Using a Different User Model

If you want to use a different User model than App\User or you've changed its location, please, you can tell Backpack to use a different model in config/backpack/base.php instead of the App\User model that Laravel apps usually have. Look for user_model_fqn.

Having Both Regular Users and Admins

If you already use the users table to store end-users (not admins), you will need a way to differentiate admins from regular users. Backpack does not force one method on you. Here are two methods we recommend, below:

  • (A) adding an is_admin column to your users table, then changing the app/Http/Middleware/CheckIfAdmin::checkIfUserIsAdmin() method to test that attribute exists, and is true;
  • (B) using the PermissionManager extension - this will also add groups and permissions; Then tell Backpack to use your new permission middleware to check if a logged in user is an admin, inside config/backpack/base.php;

Routes

By default, all administration panel routes will be behind an /admin/ prefix, and under an CheckIfAdmin middleware. You can change that inside config/backpack/base.php.

Inside your admin controllers or views, please:

  • use backpack_auth() instead of auth();
  • use backpack_user() instead of auth()->user;
  • use backpack_url() instead of url();

This will make sure you're using the model, prefix & middleware that you've defined in config/backpack/base.php. In case you decide to make changes there later, you won't need to change anything else. There are also other backpack helpers you can use.

Admin Account

When logged in, the admin can click his/her name to go to his "account" page. There, they will be able to do a few basic operations: change name, email or password.

Change Name and Email

Changing name and email is done inside Backpack\Base\app\Http\Controllers\Auth\MyAccountController, using the getAccountInfoForm() and postAccountInfoForm() methods. If you want to change how this works, we recommend you create a routes/backpack/base.php file, copy-paste all Backpack\Base routes there and change whatever routes you need, to point to your own controller, where you can do whatever you want.

If you only want to add a few new inputs, you can do that by creating a file in resources/views/vendor/backpack/base/my_account.blade.php that uses code from the same file in the Backpack package, but adds the inputs you need. Remember to also make these fields $fillable in your User model.

Change Password

Password changing is done inside Backpack\Base\app\Http\Controllers\Auth\MyAccountController. If you want to change how this works, we recommend you create a routes/backpack/base.php file, copy-paste all Backpack\Base routes there and change whatever you need. You can then point the route to your own controller, where you can do whatever you want.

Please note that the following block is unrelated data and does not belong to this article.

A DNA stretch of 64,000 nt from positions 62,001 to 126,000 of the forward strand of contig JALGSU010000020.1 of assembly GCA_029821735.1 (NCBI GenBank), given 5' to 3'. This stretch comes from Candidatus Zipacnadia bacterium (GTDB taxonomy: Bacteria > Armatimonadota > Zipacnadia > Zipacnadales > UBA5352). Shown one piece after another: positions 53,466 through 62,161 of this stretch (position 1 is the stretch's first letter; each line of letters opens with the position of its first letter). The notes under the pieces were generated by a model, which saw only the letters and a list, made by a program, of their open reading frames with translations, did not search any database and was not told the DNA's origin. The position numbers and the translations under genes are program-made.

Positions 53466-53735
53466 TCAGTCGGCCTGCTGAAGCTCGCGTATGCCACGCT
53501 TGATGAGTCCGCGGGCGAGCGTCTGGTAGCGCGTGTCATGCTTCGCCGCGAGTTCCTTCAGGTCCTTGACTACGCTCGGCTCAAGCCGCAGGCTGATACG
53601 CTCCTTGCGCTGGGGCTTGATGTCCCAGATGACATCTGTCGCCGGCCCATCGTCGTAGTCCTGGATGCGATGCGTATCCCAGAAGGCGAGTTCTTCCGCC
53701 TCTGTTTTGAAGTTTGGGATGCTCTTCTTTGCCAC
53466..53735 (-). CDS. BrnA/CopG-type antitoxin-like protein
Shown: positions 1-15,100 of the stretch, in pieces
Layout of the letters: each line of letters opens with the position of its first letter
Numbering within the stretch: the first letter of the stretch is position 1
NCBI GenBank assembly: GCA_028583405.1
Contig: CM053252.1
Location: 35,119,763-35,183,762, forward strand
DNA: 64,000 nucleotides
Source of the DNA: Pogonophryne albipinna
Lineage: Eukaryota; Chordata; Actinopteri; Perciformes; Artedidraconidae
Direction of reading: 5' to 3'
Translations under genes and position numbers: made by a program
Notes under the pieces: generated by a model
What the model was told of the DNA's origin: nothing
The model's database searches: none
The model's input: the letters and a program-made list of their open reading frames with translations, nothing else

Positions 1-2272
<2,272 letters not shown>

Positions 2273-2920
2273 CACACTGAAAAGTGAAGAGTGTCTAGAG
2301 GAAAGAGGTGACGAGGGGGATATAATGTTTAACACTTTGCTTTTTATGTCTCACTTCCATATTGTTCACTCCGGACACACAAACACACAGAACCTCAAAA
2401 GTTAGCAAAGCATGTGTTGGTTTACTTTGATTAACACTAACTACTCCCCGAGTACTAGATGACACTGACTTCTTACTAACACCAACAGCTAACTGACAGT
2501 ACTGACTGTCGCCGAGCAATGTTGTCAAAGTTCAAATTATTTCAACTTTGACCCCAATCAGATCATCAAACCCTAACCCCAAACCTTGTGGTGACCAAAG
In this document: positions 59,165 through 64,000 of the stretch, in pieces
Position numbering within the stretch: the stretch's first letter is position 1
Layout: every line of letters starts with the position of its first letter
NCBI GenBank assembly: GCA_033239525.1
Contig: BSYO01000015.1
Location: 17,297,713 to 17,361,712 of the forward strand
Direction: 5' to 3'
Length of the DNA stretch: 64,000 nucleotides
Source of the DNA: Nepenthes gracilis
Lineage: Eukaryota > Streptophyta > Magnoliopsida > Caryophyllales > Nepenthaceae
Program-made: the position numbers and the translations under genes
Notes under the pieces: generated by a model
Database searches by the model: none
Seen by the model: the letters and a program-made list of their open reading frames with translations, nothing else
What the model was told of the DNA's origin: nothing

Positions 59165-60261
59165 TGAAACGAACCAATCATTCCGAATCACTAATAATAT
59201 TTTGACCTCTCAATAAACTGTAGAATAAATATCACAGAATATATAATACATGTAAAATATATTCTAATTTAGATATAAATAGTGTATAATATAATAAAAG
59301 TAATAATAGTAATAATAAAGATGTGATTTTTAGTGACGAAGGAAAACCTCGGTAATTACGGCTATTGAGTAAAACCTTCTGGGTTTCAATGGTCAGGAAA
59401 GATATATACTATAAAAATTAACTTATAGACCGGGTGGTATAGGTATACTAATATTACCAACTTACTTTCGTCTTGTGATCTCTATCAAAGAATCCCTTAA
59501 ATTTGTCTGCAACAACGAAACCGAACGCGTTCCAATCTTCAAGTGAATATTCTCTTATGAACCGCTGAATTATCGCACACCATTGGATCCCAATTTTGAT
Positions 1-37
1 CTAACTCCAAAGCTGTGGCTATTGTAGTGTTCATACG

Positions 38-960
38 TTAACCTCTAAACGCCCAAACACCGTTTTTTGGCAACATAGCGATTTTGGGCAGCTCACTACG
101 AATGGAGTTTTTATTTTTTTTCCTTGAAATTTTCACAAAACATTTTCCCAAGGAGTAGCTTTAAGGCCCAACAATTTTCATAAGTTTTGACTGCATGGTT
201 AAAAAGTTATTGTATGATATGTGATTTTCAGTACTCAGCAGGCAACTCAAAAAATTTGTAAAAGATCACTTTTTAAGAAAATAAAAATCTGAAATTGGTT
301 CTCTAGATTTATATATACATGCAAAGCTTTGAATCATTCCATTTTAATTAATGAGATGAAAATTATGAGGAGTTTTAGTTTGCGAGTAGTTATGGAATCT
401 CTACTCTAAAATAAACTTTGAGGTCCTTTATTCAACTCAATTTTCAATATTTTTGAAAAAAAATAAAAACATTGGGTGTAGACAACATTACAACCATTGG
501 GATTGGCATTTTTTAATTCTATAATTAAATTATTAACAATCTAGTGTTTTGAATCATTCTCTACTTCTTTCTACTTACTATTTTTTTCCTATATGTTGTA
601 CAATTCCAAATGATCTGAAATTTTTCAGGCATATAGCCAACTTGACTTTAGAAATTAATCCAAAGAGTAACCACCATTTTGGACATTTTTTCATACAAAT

Helpers

You can use these helpers anywhere in your app (models, views, controllers, requests, etc), except the config files, since the config files are loaded before the helpers.

  • backpack_url($path) - Use this helper instead of url() to generate paths with the admin prefix prepended.
  • backpack_auth() - Returns the Auth facade, using the current Backpack guard. Basically a shorthand for \Auth::guard(backpack_guard_name()). Use this instead of auth() inside your admin panel pages.
  • backpack_middleware() - Returns the key for the admin middleware. Default is admin.
  • backpack_authentication_column() - Returns the username column. The Laravel and Backpack default is email.
  • backpack_users_have_email() - Tests that the email column exists on the users table and returns true/false.
  • backpack_avatar($user) - Receives a user object and returns a path to an avatar image, according to the preferences in the config file (gravatar, placeholder or custom).
  • backpack_guard_name() - Returns the guard used for Backpack authentication.
  • backpack_user() - Returns the current Backpack user, if logged in. Basically a shorthand for \Auth::guard(backpack_guard_name())->user(). Use this instead of auth()->user() inside your admin pages.

Error Pages

When installing Backpack, a few error views are published into resources/views/errors, if you don't already have other files there. This is because Laravel does not provide error pages for all HTTP error codes. Having these files in your project will make sure that, if a user gets an HTTP error, at least it will look decent. Error pages are provided for the following error codes: 400, 401, 403, 404, 405, 408, 429, 500, 503.